From Ethern Nichtern's talk with my italic parenthetical and underline added.

    I donít think that knowledge has been cheapened in todayís environment.

    Itís been made less expensive to obtain. However, itís effect, or value, is greater than ever, because it can be shared more easily and then used by others as a foundation to advance further knowledge. The explosion in knowledge that has been made possible since the beginnings of writing, to the printing press, to computer and internet technology has been amazing to me. We need more technology to be able to keep up!

    I appreciate members of the sangha sharing readings and talks like this that they have found valuable. I think the sangha is one of the ones to keep up, with the opinions and recommendations. There are several such postings that I have explored further outside of the post. Gassho, Grace.

  5. #5

    Re: Buddhist Geeks 230: The Internet Is Not Your Teacher

    Thanks, chugai and kirkmc, for your responses. I have to say I'm a bit confused by them. I haven't read everything written on internet Buddhism, nor am I familiar with the entire Warner oeuvre, so I don't quite know why you both have chosen to post and dismiss the article rather than engage with the points it raises.

    I guess I should clarify why I posted myself! I assumed that an article -- a thoughtful, productive article, imo -- on the intersection on information in the 21st century and its relationship to the 2500-year-old practices to which we are all committed would be a worthy topic of conversation. Here on, you know, the online Treeleaf sangha, which seeks to use 21st century technology to support Zen practice. I'm new, so if I have overstepped some boundary, I'd be grateful to know what it is.

    Thanks also, Grace, for your response. I've emphasized a couple of points to which I want to respond:

    Itís been made less expensive to obtain. However, itís effect, or value, is greater than ever, because it can be shared more easily and then used by others as a foundation to advance further knowledge. The explosion in knowledge that has been made possible since the beginnings of writing, to the printing press, to computer and internet technology has been amazing to me. We need more technology to be able to keep up!

    I appreciate members of the sangha sharing readings and talks like this that they have found valuable. I think the sangha is one of the ones to keep up, with the opinions and recommendations. There are several such postings that I have explored further outside of the post. Gassho, Grace.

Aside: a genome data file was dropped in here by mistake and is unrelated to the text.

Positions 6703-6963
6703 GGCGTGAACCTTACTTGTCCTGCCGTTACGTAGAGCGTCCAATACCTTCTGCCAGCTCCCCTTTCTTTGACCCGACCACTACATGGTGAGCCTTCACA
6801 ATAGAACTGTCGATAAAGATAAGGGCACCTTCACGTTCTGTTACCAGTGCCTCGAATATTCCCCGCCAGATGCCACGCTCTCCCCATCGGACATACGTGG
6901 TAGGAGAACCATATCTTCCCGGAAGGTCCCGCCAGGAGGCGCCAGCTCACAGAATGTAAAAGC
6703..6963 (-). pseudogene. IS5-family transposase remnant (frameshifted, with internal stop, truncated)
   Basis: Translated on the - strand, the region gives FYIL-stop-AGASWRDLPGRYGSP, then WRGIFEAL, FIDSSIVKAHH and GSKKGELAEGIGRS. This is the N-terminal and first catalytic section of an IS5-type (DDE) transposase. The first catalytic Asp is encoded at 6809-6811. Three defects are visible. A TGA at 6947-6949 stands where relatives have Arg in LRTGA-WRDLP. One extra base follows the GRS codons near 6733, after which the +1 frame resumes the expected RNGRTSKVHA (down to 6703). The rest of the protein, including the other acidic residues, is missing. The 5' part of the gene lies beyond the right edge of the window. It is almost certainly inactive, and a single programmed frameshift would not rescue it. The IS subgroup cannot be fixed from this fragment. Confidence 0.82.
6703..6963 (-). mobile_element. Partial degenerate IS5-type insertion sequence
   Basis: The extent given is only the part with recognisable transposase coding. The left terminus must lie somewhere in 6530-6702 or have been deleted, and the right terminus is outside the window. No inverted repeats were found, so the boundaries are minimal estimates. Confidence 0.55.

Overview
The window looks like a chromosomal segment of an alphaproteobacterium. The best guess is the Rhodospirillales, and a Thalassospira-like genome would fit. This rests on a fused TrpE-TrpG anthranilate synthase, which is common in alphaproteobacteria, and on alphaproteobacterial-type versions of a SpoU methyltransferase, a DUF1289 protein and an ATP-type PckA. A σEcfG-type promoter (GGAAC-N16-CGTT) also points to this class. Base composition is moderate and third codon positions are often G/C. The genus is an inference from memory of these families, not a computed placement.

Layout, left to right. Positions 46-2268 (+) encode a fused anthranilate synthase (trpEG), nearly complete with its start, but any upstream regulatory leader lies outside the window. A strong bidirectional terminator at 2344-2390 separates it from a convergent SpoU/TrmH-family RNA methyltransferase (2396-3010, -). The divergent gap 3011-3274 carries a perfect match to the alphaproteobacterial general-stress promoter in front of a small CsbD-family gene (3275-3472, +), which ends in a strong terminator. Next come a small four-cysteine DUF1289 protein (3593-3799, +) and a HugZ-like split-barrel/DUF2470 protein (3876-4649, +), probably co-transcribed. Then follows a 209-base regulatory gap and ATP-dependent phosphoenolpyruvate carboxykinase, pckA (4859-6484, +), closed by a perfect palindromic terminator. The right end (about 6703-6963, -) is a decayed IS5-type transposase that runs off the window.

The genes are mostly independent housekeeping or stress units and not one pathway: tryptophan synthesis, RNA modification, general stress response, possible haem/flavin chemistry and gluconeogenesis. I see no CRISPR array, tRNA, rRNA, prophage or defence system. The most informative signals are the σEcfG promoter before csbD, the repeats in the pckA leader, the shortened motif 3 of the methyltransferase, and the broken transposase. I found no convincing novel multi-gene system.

I think that Nichtern's got a point about the relationship between "cost" (he might say "effort") and effect or value:

    Where in the ancient world to even learn how to follow your breath was quite a journey over mountains or requesting teachings for a long period of time. And because it was quite a journey, you took the instructions that you received as important. And thatís not so from a respect standpoint of course itíd be great if we were all respectful of teachers, etc. But the main thing is how the process of learning happens and when you think what youíre receiving is important you tend to take more time to absorb and integrate it into your experience which is the whole point of how these teachings work.
    Think of the entire corpus of koans, in which medieval monks traveled for weeks or months to get to a master and ask a question. John Daido Loori emphasizes this effort in a (great) essay in the Book of Mu that I'm reading. In particular, Loori demands that we recognize that the two Mu monks had real, life-and-death questions about Buddha nature and sentient beings for Chao-chou.

    I don't want to mystify the efforts of the ancients, nor do I think that there's a simple correlation between effort and worth -- whatever those two possibly mean in Zen. But I do think that Zen as readily available information is not the same as Zen as thorough, abiding practice, and I say that fully believing that Jundo, Taigu, and the Treeleaf sangha have a thorough, abiding commitment to that practice. Once glance at the ango thread indicates that.

    Perhaps that's a tired argument that Treeleafers have heard again and again. It was useful and provocative to me, connecting to my own commitment to practice.

    As for your second point in bold above, Grace: gassho.

  6. #6

    Re: Buddhist Geeks 230: The Internet Is Not Your Teacher

    Hi,

    Having not had the chance to listen to Ethan's talk yet, I will just say this.

    The internet is but a tool, like a hammer. All depends what one does with it. One can do something constructive or destructive. One can make something cheap and shoddy, or do fine work like a craftsman.

    It depends on the attitude, skill, experience, sincerity and diligence that one brings into its use. That is all.

    Same with "Sangha" and the like ... so much dependent on the attitude of the members, and what we each bring into the community.

    Oh, and ... don't always think the 'good old days' were so golden, even with our image of 'Golden Buddhas'. They had their own 'issues' in the Sangha. 8)

    I will try to listen to the full presentation this week.

    Gassho, J

  7. #7

    Re: Buddhist Geeks 230: The Internet Is Not Your Teacher

    Quote Originally Posted by Jundo
    It depends on the attitude, skill, experience, sincerity and diligence that one brings into its use.